Retirement - How do I get there?

Retirement planning requires a proactive approach. It's not just about relying on your employer through compulsory super contributions to provide you with a comfortable retirement, although this will provide the younger generations with a greater headstart with compulsory super contributions increasing to 12% and having them paid from an early age.

Numerous surveys indicate that a single retiree needs approximately $40,000 p.a. to have a comfortable retirement and a couple need about $55,000 p.a. If you could get a 6% return on your super, a single retiree would need approximately $666,000 as a lump sum in super at retirement and a couple would need around $916,000 If you set these amounts as a minimum target they will be and are achievable the sooner you take some positive action to grow your investments in or out of super. Superannuation is the most popular vehicle to build your retirement nest egg because of the tax concessions provided by the government. This does not stop anyone from building investments outside of super which can contribute to your retirement.

There is a misconception that you have no control over what happens with your super and this creates a negative attitude with many people who end up relying partly or fully on the Age Pension because they have not done anything proactive about building their super. The truth is the government can and do change the legislation on a regular basis which may move the goalposts when it comes to contributions and tax. Even with the changes, super still remains the most tax effective vehicle for retirement and every super fund provides choices of investment options. Most people can also choose the super they want to use.

A higher income throughout your working life can make it easier to achieve a comfortable retirement but it does not stop a low income earner from achieving a comfortable retirement either if they take a proactive approach to building their super. There are many ways to boost your super for retirement. Let's take a look a few of the more popular ones.

1. If you are eligible, the government co-contribution scheme is a good way to boost your super. Even with the reduced co-contribution applying from 1 July 2012, it is still a 50% return on your investment. If you are not eligible, your spouse may still qualify.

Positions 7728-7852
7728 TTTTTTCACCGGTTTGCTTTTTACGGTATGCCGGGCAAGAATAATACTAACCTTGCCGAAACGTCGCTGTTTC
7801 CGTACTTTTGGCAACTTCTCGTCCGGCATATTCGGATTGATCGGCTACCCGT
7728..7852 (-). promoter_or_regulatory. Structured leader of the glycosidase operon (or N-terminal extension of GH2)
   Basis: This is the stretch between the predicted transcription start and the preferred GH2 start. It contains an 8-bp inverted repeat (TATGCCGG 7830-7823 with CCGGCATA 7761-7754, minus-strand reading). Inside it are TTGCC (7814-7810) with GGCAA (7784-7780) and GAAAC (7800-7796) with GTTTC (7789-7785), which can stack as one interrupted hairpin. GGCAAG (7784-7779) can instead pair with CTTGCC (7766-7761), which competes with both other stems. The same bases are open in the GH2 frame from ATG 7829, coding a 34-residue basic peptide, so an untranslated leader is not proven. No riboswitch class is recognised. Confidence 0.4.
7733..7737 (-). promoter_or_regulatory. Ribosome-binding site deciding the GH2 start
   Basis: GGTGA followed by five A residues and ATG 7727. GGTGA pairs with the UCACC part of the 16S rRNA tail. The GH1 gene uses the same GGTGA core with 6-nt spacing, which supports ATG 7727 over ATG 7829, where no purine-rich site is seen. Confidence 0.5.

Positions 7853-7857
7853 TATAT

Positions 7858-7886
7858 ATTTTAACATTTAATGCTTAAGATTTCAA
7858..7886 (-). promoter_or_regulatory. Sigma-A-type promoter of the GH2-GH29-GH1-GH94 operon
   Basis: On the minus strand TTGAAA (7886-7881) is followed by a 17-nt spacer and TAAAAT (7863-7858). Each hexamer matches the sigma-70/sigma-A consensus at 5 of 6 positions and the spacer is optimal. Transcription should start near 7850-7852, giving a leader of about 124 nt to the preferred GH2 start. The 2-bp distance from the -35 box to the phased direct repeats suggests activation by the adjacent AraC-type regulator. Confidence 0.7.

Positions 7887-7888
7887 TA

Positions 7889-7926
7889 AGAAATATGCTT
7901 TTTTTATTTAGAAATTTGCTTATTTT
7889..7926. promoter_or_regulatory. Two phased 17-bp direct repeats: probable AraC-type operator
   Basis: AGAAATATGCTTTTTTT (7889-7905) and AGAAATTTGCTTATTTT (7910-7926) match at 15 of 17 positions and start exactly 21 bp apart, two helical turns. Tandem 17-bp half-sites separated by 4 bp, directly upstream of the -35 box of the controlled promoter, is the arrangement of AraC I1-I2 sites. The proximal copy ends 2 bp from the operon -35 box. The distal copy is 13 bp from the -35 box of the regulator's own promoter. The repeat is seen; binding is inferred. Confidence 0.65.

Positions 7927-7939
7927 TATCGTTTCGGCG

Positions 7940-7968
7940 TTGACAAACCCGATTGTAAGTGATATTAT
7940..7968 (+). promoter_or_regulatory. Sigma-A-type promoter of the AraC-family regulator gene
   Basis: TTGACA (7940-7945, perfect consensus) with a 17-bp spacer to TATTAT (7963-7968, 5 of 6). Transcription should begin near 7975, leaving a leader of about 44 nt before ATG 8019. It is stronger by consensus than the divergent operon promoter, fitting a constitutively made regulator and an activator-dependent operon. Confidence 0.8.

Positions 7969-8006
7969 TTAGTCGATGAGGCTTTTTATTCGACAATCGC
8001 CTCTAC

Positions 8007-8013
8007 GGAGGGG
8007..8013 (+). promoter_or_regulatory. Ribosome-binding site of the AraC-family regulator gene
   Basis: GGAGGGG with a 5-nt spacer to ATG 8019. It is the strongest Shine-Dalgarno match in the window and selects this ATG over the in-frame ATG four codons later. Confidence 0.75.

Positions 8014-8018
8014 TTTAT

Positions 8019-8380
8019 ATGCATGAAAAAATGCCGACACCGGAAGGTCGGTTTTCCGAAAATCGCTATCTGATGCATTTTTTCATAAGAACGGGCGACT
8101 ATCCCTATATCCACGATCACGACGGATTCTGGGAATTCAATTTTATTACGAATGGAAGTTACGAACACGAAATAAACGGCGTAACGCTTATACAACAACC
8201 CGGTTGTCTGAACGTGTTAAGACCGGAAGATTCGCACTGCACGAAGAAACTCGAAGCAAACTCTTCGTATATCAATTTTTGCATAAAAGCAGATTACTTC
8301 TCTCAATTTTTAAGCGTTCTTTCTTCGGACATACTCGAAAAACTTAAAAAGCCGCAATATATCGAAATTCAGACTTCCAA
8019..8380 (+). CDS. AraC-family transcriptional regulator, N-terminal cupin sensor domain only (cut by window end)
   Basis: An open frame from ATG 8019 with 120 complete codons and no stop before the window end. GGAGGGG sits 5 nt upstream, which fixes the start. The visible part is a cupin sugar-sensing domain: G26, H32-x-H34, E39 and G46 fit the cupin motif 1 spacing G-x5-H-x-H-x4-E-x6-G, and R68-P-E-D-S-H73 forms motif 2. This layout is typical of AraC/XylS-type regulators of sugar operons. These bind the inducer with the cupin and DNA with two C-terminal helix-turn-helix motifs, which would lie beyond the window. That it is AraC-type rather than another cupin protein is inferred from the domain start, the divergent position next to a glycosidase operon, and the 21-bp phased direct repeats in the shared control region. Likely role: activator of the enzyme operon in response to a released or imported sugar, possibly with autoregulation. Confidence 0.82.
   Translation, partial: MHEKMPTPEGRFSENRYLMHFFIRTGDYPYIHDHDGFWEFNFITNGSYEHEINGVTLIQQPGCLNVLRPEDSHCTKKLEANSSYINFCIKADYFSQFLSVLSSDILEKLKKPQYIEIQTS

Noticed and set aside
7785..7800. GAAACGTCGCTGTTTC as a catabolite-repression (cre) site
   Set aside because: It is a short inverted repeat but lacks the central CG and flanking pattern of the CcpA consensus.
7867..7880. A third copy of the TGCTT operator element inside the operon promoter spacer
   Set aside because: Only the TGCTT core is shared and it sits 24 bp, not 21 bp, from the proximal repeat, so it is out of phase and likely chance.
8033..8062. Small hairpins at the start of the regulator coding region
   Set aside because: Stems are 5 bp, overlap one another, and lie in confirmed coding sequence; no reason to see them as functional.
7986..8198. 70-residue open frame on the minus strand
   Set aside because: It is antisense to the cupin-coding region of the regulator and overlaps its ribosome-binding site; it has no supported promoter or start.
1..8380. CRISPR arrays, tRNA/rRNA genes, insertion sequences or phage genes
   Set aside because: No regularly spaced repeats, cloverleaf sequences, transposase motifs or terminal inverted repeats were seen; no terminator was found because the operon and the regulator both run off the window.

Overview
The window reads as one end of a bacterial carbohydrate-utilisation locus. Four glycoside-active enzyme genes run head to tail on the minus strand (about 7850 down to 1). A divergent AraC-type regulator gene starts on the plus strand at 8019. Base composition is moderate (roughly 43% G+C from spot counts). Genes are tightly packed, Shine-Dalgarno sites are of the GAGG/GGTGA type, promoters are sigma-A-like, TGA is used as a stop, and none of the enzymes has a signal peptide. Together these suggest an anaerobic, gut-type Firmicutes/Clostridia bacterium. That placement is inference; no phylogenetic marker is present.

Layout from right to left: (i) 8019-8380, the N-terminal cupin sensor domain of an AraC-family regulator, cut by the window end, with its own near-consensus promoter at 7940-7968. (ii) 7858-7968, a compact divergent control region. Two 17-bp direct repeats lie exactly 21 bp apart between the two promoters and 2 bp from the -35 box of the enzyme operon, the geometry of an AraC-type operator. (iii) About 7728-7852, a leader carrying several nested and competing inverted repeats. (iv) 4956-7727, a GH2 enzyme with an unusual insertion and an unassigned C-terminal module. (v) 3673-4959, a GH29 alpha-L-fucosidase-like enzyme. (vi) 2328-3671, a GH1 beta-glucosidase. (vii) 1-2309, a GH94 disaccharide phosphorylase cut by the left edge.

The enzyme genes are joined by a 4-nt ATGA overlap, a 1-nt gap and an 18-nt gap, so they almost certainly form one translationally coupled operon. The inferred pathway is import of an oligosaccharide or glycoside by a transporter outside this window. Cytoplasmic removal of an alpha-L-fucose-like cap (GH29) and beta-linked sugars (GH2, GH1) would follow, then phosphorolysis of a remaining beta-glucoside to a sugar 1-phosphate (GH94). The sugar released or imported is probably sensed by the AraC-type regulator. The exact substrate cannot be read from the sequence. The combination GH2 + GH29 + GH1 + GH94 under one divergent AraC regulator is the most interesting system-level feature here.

2. Salary sacrifice is a great way to boost your super and save tax. If you earn more than $37,000 you will pay tax at 34% (including medicare levy) on income up to $80,000. Any income you sacrifice to put into super will reduce the tax rate to 15%.

3. Review your super fund. Fees and investment performance can make a big difference on the outcome of your retirement nest egg. Checkout some of the research houses like Chant West, Canstar or Super Ratings which can provide you with useful information on performance and fees.

4. Choose an investment option for your investment time frame. If you have more than 5 years before you can access your super then the focus should be on an investment option which will provide the best growth and income over that time. Don't be distracted by market volatility and switch your investment option every time there is a movement in the market.

These are 4 ways to help you achieve a comfortable retirement. My guide "10 Tips to boost your super for an early retirement" will give you more ways to achieve a comfortable retirement.


Rob Bourne has been involved in the financial services industry for over 35 years. As a practising financial adviser he focuses on the need for practical and down to earth financial education. The aim is to educate people through financial education so they can take control of their own financial future. Visit Rob's website here for more information on business opportunities, investing and financial education or the complete guide to superannuation a...

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